No-deal Brexit: ministers expected to suspend parliament

Ministers could move on Wednesday to suspend parliament for up to five weeks, which would prevent MPs from planning legislation to stop a no-deal Brexit, the Guardian understands.

Senior sources said a privy council of senior ministers was preparing to meet the Queen at Balmoral this week, perhaps as soon as Wednesday to set this in motion.

Leaked emails revealed at the weekend that the prime minister, Boris Johnson, had sought legal advice about proroguing parliament for five weeks from early September, when MPs are already expected to break briefly for party conferences.

A new session of parliament would then begin with a fresh Queen’s speech packed with manifesto-friendly measures on or around 14 October.

Such a move would have to be approved by the privy council. It would give MPs little chance for parliamentary manoeuvring, but could just about allow time for a vote on any reworked deal Johnson manages to strike with the EU27, before the crucial European council meeting on 17 October.

On Wednesday morning Conservative chairman James Cleverly confirmed the move on Twitter, saying that moving to hold a Queen’s Speech was something that “all new Governments do.”

James Cleverly MP

Or to put it another way:

Government to hold a Queen’s Speech, just as all new Governments do. https://t.co/fgKSmLdOzb

August 28, 2019

One source suggested something like this timetable could be on the agenda at the privy council meeting.

Rumours swirled in Westminster that new plans were afoot to stymie MPs efforts to stop deal after it was revealed Sajid Javid, the chancellor, will hold a fast-tracked spending review on the day MPs return to parliament next week, promising a cash boost for schools, hospitals and policing..

The swift timing of the review came as the first major speech by the chancellor was abruptly cancelled by the Treasury with less than 24 hours’ notice.

A Treasury spokesman said the speech had been cancelled because the one-year spending review, called a spending round, which had been expected to take place later this autumn, was being fast-tracked.

Javid, writing in the Daily Telegraph, suggested he would not break his predecessor Philip Hammond’s strict fiscal rules, saying the government could “afford to spend more on the people’s priorities – without breaking the rules around what the government should spend – and we’ll do that in a few key areas like schools, hospitals and police.”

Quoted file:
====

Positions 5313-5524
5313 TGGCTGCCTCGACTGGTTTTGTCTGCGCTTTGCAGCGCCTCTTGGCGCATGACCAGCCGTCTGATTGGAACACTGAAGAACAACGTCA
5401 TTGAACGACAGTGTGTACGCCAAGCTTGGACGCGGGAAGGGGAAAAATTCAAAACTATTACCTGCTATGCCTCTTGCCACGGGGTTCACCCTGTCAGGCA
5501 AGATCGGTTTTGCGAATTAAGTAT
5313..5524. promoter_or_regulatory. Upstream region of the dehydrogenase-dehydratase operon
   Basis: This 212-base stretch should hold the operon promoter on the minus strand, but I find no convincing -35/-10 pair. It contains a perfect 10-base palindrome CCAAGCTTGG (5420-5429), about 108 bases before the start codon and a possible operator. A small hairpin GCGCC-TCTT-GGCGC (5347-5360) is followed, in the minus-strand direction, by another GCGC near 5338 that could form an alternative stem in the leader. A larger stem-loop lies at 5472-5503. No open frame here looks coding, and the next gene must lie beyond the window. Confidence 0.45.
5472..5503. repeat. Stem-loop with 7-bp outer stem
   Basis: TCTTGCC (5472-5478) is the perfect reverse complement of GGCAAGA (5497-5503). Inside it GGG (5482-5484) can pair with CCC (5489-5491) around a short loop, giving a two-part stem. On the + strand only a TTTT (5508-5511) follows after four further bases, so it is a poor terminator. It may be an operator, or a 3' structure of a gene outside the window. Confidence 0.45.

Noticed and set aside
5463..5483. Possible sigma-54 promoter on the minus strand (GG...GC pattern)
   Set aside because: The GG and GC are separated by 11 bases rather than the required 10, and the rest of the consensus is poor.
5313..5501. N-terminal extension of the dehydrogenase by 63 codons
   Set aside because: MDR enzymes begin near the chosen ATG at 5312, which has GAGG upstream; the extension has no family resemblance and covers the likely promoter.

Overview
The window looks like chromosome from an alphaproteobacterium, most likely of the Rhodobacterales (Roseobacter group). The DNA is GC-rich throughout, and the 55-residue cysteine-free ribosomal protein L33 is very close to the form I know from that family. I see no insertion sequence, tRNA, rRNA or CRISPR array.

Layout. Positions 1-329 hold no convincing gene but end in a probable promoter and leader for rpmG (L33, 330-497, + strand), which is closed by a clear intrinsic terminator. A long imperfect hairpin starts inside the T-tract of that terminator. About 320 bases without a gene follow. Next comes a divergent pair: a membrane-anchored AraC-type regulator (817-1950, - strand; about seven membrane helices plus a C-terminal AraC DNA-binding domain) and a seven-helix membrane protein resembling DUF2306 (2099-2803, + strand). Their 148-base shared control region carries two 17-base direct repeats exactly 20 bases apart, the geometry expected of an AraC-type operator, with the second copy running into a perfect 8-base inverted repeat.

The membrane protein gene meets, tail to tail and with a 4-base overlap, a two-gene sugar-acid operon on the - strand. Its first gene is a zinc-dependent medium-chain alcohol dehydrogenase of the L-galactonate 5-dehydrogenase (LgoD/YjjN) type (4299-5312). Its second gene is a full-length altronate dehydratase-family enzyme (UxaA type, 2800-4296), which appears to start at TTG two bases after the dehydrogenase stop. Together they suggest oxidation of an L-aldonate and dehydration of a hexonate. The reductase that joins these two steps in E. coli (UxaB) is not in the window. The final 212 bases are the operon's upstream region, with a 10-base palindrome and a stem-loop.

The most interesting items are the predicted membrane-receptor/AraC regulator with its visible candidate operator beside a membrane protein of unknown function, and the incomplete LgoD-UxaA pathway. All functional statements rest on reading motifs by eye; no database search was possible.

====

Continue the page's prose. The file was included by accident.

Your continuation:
The chancellor said his economic priorities were health, education and policing, suggesting that other key areas including housing may get overlooked for major investment.

He said: “Health and education aren’t just the names of departments – they’re lifelines of opportunity, just as they were for me. The teachers who persuaded me that I had what it takes to study economics, and put me on the path to becoming chancellor of the exchequer.

“The police officers who kept us safe when the street I grew up on became a centre for drug dealers. The NHS that cared for my dad in his final days. These aren’t just numbers on a spreadsheet. They’re the beating heart of our country.”

The shadow chancellor, John McDonnell, said: “Nobody is fooled into believing that this is a proper and normal spending review. It’s a one off pre-election panic driven stunt budget.

“As each spending announcement is dribbled out it is exposed as inadequate and whole areas of spending needs like local councils and addressing child poverty are ignored. This is not serious government.”

The speech, which was expected to take place in Birmingham, was billed as Javid “outlining his vision for the UK economy”. The Treasury press office, in an email to attendees, said the speech was being rescheduled but gave no other reasoning.

Whitehall sources suggested there was considerable concern that MPs could trigger a vote of no confidence in the government and an early general election, which could lead to departments being left in the dark about spending plans, with budgets running out in 2020.

“We want people to be able to plan and there is a reason it is in early September because of the risks when MPs return to the house that week,” one source said.

The 12-month review, instead of the usual three-year review, is intended as a short-term measure to give departments new budgets and also free up officials to focus on preparing for Brexit.

Javid’s plans for education spending were leaked to the Guardian on Tuesday, including a £3.5bn funding announcement and plans to increase teachers’ basic pay.

However, the package also included disciplinary measures that have sparked concern, such as a renewed emphasis on exclusions and allowing teachers to use “reasonable force” to improve behaviour.


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